CAYLA students earn $8.00 an hour. Each student will also receive a $2,000 scholarship at the completion of the program to support their goal of attending college.
In addition to the summer internships, the CAYLA program places a significant emphasis on community service. Over the years, the CAYLA students have dedicated more than 2,600 hours to nonprofits such as MANNA, ABCCM, the Salvation Army, Brother Wolf, and Habitat for Humanity.
More than 100 local students have participated in CAYLA since its inception. More than 85 percent of CAYLA alumni are still attending college or have completed their degree.
The members of the 2014-2015 Class of CAYLA are: Candida Alas-Ortega, Kanaje Allen, Brittany Boseman, Korina Dariy, Michael Davis, Joshua Garcia-Billings, Itzel Garcia-Ruiz, Jahni Gilliland, Raekwon Griffin, Taekwon Griffin, Ella Heldreth-Schmitt, Phoenix Keyser, Antares Lance, Mariah Lee, Josue Lomeli-Garcia, Shaunessy Lofton, Diana Marquez, Oscar Marquez, Cindy Marquez, Randesha Neely, Mikayla Ray, Jamie Rhodes, Symone’ Simmons, Satorrius Uddyback, and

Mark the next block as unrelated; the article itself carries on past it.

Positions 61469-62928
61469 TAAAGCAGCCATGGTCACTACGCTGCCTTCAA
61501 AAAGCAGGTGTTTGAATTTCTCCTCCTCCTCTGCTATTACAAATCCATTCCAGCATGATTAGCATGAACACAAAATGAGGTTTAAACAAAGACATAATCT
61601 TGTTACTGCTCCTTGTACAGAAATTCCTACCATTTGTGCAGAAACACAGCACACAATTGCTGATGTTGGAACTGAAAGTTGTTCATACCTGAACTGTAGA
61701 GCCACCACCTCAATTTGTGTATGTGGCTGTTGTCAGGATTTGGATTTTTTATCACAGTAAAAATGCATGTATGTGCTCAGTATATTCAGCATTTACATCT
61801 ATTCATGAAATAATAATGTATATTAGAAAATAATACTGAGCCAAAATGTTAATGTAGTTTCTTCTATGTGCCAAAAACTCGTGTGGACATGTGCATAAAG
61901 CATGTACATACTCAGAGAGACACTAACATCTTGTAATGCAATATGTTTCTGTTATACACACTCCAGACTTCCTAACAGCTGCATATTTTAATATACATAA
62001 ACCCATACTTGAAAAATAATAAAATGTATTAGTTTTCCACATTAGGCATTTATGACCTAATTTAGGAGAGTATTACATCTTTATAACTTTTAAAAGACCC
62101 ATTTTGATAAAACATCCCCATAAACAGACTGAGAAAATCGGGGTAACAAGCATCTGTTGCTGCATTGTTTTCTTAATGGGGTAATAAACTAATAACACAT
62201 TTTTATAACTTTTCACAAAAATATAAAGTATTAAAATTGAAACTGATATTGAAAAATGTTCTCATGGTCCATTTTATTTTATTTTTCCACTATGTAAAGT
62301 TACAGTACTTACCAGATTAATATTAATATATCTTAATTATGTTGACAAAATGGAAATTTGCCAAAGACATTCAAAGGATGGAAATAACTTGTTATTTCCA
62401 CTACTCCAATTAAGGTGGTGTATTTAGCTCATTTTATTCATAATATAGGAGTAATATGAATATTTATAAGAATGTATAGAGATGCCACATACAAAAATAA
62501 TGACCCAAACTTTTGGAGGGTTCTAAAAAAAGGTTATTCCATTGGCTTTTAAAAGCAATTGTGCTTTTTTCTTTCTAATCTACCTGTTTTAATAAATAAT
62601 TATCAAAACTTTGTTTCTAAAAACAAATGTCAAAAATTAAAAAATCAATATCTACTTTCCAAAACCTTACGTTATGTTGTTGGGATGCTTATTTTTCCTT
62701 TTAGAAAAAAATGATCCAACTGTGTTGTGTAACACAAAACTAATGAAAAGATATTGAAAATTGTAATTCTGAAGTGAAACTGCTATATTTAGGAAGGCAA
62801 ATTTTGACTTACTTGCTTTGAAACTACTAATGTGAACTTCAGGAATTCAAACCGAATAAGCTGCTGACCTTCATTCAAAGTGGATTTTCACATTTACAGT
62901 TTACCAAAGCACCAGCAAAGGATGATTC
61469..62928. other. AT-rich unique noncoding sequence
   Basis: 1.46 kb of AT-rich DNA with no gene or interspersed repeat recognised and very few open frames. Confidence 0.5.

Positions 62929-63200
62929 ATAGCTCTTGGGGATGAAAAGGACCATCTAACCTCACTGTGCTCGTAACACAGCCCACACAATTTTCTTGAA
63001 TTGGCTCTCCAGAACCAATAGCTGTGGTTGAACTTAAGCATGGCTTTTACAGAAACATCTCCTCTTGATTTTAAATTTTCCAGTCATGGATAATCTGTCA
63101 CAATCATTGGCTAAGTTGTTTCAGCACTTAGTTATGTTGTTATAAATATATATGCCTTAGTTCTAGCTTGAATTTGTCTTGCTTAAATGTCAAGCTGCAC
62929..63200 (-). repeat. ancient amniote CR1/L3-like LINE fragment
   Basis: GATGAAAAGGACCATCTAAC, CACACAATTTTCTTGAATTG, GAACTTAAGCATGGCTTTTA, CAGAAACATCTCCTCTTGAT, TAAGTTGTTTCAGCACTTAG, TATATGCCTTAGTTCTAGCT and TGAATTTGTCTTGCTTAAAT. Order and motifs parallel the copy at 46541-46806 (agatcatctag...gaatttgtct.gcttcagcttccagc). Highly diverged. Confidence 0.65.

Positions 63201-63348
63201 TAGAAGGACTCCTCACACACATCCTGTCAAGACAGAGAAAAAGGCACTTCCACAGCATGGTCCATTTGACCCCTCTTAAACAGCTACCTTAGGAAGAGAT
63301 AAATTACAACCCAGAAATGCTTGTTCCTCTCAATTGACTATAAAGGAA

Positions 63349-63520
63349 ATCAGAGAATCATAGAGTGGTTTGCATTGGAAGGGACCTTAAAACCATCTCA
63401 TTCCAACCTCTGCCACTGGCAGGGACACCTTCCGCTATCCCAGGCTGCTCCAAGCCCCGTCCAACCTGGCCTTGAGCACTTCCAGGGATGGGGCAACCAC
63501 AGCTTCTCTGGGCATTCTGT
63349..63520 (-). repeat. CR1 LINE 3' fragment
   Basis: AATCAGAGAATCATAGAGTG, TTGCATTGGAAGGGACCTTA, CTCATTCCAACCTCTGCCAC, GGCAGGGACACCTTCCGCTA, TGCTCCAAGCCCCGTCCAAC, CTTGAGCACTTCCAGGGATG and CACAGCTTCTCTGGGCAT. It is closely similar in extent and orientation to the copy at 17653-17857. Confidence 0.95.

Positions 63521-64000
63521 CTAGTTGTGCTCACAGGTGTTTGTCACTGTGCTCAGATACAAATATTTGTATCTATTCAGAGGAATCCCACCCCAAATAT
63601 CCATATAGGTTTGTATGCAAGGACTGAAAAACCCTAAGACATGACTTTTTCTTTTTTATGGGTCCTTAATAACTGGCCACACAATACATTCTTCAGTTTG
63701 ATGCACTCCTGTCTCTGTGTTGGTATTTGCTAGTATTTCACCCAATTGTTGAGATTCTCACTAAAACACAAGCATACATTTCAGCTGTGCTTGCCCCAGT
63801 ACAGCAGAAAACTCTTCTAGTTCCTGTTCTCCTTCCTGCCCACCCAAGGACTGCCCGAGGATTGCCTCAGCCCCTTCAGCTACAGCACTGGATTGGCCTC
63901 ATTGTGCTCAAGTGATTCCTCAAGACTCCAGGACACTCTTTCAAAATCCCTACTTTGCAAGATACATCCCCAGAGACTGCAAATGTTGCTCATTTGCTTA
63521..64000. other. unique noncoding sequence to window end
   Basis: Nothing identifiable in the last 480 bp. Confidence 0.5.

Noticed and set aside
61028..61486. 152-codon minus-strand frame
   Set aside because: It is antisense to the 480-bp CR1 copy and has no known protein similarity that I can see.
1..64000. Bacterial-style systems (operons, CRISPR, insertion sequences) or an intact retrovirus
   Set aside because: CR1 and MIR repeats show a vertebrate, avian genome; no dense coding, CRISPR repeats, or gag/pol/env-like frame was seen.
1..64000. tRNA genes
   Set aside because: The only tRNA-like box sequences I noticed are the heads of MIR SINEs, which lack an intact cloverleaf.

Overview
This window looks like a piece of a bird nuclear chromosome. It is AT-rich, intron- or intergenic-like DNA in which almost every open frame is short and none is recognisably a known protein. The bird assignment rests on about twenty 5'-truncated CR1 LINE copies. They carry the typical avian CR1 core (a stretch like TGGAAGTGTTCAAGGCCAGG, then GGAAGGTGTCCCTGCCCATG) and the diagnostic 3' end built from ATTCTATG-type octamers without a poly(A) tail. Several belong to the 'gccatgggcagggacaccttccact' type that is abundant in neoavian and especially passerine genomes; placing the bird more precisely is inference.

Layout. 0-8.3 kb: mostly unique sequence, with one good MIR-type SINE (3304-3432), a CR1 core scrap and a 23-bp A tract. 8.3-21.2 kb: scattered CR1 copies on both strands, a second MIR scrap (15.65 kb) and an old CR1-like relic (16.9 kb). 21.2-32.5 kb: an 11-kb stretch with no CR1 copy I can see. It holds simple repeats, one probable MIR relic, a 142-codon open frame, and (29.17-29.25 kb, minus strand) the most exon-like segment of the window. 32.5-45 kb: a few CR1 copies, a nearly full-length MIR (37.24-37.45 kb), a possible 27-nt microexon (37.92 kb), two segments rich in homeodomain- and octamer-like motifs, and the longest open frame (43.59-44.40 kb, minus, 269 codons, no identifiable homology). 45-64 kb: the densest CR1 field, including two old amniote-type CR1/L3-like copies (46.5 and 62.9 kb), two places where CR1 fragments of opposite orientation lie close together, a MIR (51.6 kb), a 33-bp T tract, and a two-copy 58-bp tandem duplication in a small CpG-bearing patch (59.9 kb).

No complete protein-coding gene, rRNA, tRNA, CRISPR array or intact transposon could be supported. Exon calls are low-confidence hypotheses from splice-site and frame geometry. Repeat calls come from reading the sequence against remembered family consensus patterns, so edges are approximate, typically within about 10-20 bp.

Click here for more information about the City of Asheville Youth Leadership Academy.
April 23, 2014
On March 25, the City of Asheville issued a Request for Proposals for a study for alternatives to gentrification in the East of the Riverway area. The RFP marks a next big step in a planning project focused on supporting a collaborative and concerted revitalization project that also promotes sustainable development.